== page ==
Meet the 2016/17 National Mutt-i-grees Student Ambassadors
They range in age from 7 to 17. They hail from California, Connecticut, Kentucky, New Jersey, New York, and Oklahoma. The group includes 11 young women and 3 young men. And when you do the math, they’ve already racked up a collective 30 years of volunteer service, mostly in animal welfare.
They’re clearly getting a head start on changing the world, and we happily welcome them to the ranks of our elite and accomplished Student Ambassadors. You’ll learn more about them and their MUTTS* Clubs in the coming months, but here are a few words of introduction. We’ve listed them in alphabetical order.
* What’s MUTTS? MUTTS is an acronym for Motivated Understanding Thoughtful Teenage Students. It was coined by a group of middle school students in Arkansas who founded the first MUTTS Club. The name became so popular that Mutt-i-grees students now use it across the country. Members of the original MUTTS Club continued to work for shelter pets until this past May, when they graduated from high school. We’re confident they’ll find new ways to help Mutt-i-grees in the years ahead.
Our Formidable Fourteen!
Myleen Acevedo, age 7, 2nd grader, Fenton Charter Leadership Academy, Sun Valley, Calif. “I am interested in helping others who have less than me…This year I will be a leader of the Kindness Crew…to help spread kindness [at] my school.” Toni Frear, counselor at Fenton, says that while Myleen is spreading kindness, she’ll wear a Mutt-i-grees t-shirt as a beacon to other students.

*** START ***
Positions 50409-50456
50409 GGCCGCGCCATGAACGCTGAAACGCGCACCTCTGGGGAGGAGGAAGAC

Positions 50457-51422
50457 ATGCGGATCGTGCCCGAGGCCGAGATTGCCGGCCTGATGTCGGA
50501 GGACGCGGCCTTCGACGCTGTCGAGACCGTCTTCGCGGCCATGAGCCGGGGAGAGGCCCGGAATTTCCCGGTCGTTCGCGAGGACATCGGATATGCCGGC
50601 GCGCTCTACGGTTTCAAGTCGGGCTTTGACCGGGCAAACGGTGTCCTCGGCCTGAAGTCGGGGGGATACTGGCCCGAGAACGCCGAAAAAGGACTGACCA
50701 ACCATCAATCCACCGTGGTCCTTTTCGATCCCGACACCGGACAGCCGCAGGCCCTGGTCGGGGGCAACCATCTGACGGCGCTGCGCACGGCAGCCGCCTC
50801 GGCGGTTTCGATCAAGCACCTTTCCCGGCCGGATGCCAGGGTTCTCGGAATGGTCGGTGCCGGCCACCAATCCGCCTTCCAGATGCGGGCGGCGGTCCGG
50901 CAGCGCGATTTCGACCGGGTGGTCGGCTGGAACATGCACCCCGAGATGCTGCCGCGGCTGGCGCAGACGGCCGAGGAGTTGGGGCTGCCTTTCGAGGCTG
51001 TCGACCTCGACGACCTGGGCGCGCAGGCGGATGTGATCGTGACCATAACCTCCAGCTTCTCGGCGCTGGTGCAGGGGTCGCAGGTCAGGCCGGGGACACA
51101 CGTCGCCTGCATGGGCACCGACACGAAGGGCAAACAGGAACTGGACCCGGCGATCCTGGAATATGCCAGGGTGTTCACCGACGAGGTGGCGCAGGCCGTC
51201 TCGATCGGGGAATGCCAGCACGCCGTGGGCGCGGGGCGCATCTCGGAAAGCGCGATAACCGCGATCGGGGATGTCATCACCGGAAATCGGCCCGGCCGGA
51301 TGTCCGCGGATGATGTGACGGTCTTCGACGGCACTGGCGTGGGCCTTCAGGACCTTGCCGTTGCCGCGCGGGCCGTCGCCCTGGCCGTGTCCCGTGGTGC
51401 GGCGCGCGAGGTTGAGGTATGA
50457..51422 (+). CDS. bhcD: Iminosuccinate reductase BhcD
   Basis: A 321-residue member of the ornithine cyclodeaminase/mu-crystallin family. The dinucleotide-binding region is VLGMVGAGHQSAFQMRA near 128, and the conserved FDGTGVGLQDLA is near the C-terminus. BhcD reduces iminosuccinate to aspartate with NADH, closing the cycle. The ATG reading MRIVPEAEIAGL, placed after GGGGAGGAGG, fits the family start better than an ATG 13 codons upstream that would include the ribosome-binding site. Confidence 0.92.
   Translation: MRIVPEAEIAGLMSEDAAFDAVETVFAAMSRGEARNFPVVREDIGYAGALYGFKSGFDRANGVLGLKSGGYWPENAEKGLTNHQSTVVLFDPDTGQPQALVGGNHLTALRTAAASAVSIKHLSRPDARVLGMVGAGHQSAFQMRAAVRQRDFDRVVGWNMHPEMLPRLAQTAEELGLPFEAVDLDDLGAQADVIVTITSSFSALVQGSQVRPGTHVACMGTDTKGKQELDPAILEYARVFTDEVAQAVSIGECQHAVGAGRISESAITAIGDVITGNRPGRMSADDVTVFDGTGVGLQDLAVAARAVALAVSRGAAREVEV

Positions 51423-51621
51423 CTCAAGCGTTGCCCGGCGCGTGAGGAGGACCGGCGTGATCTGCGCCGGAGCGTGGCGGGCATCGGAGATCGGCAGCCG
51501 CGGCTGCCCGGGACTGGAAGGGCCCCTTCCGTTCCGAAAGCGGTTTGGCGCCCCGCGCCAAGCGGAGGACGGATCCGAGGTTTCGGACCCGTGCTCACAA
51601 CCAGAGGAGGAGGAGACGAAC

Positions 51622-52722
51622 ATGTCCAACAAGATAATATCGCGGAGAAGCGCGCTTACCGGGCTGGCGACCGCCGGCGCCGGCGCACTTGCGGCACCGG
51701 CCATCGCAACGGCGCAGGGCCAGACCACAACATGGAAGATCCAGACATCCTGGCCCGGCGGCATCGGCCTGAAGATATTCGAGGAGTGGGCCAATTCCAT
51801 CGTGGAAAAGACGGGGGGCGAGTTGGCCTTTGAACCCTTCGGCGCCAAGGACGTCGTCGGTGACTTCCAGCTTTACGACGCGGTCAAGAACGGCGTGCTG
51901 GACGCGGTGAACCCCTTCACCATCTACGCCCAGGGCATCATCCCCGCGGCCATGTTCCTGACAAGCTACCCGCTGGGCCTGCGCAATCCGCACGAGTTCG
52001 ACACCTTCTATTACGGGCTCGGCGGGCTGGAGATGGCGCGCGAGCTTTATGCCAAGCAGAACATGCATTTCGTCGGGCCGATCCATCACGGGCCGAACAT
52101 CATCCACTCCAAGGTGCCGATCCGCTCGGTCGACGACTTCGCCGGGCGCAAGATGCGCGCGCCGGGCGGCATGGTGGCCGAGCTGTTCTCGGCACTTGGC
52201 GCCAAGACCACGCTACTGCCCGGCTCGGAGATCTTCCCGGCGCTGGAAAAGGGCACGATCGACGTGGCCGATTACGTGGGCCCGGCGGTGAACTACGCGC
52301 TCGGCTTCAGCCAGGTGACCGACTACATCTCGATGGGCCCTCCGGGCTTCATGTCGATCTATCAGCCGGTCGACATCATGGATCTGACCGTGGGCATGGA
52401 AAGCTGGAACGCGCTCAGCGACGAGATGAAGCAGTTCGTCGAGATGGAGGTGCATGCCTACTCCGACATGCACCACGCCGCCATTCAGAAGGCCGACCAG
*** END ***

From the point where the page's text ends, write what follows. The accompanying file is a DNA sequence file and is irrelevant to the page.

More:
Jimmy Carpio Castro, age 12, 8th grader, Middle School 88, Brooklyn, N.Y. School librarian Kyra Wolfe says that Jimmy became interested in Mutt-i-grees after a group of pups from Animal League America visited his school. Already a campus leader, Jimmy has five goals in mind for the upcoming year, including helping one or two puppies find responsible, loving homes with MS 88 staff or students.
Tabitha Comear, age 13, 8th grader, Schuyler-Colfax Middle School, Wayne, N.J. “My main goal for MUTTS Club this year is to create a donation drive for the Mt. Pleasant Animal Shelter in East Hanover, N.J. This will help my peers and others raise awareness for animals…and help out the shelter tremendously.”
Jennifer Costa, Age 13, Volunteer at Stepping Stones Museum for Children, Norwalk, Conn. Jennifer already had five years’ experience as a volunteer when she began her association last year with Stepping Stones Museum, where she is now part of the Youth Enrichment at Stepping Stones (YES2) Program. “I adore dogs and I want to spend more time making a difference in their lives. Volunteering and working side by side with other teenagers who share similar interests is rewarding. I believe that only a life lived for others is a life worthwhile.”
Ragan Fletcher, age 17, 11th grader, Bixby Central Intermediate School, Bixby, Okla. A three-year veteran of the Ambassador program, Ragan continues to develop new ideas and strategies to help pets and kids in her community. As president of her MUTTS Club, Ragan is planning a pet supply drive for the Tulsa Humane Society, as well as a school field trip to the shelter. She’s also noticed that a lot of kids are interested in becoming veterinarians, so she’s arranging a club visit to a clinic to help them learn more about the profession. She’ll continue to participate in local events publicizing shelter adoption, including Read Across America.